In a letter to the four candidates for chairman of the Democratic National Committee earlier this month, SEIU President Mary Kay Henry suggested that union members are “frustrated with an economy and democracy that are not working for so many of us,” according to a Dec. 19 story in The Hill.
That should come as a surprise to many SEIU members who know that their union has little use for democracy.
Under Kay’s leadership, SEIU didn’t let its members vote before endorsing Hillary ClintonHillary Diane Rodham ClintonHeller won't say if Biden won election Whitmer trailing GOP challenger by 6 points in Michigan governor race: poll GOP political operatives indicted over illegal campaign contribution from Russian national in 2016 MORE last year just months after her final six-figure speech to an audience of investment bankers.
Not only did SEIU members never get a chance to decide the endorsement, they weren’t allowed to disagree with it. Just ask Christine Boardman, the former president of SEIU Local 73, which represents public-sector workers in Illinois and Northwestern Indiana.
Last August, SEIU seized control of the local, and ousted Boardman, whose final dispute with union leaders concerned her refusal to support Clinton over Bernie SandersBernie SandersOvernight Energy & Environment — Presented by the League of Conservation Voters — EPA finalizing rule cutting HFCs Manchin fires warning shot on plan to expand Medicare Democrats steamroll toward showdown on House floor MORE in the Democratic primaries. “That was probably the straw that broke the camel’s back for them,” she wrote to a blogger chronicling SEIU’s hostile takeover of the local.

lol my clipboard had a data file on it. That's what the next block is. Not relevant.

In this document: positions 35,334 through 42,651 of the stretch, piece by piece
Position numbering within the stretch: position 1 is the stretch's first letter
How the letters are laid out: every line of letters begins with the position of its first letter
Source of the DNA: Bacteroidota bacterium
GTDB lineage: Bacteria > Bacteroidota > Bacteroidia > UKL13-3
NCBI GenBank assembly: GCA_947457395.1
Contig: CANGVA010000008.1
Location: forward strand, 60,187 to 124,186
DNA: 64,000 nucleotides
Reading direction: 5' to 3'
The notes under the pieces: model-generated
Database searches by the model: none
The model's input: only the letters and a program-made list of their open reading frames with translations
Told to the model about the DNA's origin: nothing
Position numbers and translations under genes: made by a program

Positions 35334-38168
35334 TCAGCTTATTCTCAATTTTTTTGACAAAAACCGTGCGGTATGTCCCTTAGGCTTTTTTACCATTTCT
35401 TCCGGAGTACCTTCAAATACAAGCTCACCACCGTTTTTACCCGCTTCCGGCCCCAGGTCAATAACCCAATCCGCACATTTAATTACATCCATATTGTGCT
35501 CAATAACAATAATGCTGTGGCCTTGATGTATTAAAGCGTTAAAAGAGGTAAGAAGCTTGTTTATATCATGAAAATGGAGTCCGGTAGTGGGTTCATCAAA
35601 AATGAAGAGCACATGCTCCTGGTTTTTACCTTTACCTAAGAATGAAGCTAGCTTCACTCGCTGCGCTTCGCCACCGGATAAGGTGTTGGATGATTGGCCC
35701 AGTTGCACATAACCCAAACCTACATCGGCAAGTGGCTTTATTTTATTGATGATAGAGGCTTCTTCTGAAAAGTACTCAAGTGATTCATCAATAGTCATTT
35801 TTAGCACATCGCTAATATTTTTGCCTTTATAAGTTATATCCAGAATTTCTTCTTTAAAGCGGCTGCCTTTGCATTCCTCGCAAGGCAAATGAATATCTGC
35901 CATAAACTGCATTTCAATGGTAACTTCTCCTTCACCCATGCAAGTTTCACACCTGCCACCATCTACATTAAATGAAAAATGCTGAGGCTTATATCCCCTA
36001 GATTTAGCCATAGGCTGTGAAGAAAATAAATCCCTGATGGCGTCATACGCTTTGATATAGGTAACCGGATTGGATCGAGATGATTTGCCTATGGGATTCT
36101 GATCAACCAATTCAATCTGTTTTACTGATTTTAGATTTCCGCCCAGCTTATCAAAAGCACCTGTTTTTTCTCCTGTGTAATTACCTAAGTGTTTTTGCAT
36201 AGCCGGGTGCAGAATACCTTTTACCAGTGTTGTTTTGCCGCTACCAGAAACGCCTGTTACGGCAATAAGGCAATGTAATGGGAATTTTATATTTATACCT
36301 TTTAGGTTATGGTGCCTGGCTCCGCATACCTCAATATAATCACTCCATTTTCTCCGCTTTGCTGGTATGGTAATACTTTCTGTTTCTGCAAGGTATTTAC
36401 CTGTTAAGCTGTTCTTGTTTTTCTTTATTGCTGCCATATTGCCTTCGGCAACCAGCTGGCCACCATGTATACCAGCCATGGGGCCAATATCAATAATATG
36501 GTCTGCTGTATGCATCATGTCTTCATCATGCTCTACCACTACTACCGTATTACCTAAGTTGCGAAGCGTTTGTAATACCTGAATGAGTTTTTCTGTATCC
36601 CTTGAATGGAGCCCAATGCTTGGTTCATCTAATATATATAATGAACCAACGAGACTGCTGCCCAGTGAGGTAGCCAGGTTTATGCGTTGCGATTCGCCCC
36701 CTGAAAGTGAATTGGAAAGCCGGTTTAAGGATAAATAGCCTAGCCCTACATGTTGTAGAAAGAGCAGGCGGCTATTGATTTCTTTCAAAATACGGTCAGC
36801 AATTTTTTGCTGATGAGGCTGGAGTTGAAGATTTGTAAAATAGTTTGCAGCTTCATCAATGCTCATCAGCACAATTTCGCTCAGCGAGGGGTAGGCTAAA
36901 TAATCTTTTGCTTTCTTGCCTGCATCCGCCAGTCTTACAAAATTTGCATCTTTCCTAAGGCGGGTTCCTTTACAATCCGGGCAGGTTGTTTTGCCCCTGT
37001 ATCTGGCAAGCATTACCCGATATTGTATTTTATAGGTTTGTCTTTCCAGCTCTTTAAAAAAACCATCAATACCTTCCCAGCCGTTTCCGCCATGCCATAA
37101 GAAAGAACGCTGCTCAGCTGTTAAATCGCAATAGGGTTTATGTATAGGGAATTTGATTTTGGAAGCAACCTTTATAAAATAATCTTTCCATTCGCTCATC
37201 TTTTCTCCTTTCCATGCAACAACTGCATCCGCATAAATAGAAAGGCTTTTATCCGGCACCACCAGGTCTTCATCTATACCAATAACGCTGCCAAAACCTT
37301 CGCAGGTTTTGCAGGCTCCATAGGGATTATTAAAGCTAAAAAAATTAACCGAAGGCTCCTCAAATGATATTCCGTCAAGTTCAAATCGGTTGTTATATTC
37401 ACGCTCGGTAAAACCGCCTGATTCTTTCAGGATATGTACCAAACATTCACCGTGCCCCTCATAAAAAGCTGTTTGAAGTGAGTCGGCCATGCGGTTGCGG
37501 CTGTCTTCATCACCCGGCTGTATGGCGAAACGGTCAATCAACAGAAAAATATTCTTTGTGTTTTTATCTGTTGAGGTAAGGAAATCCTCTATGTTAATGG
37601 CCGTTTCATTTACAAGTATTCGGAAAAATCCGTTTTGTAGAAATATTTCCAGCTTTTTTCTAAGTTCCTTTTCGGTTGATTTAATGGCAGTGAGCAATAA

It’s time for the labor movement to grasp that its strength comes from helping its members express themselves, not silencing them while claiming to speak on their behalf.
At the National Union of Healthcare Workers, 72 percent of our elected stewards voted to endorse Sanders, so that’s what we did. It was only after he conceded, and Clinton began committing to his agenda for real economic change that our members voted to endorse her.
There was no political price to pay for honoring the wishes of our members, who include more than 3,000 mental health clinicians.
Sanders championed mental health reforms on the campaign trail. After we endorsed Clinton, she produced the most detailed plan we’ve seen for finally enforcing laws requiring insurers to cover mental and physical health equally.
With the nation’s democratic institutions potentially under attack in the coming years, it’s more important than ever that the labor movement embraces democracy and rallies its members to fully participate in their unions and in politics. But it doesn’t look like everyone has learned their lesson.
While SEIU for now is staying neutral on the next Democratic National Committee chairperson, the AFL-CIO executive board recently endorsed Minnesota Rep. Keith Ellison in a vote in which no other candidate’s name appeared on the ballot.
That’s not a criticism of Ellison, who has sterling credentials and the support of Sanders. But, now more than ever, process matters.
As progressives prepare to battle the Trump administration, it’s important for us to practice what we preach. We can’t fight authoritarianism with more authoritarianism. We need a bottom-up movement that truly represents the interests of American workers.
Sal Rosselli is president of the National Union of Healthcare Workers, which represents 13,000 California caregivers.
The views expressed by authors are their own and not the views of The Hill.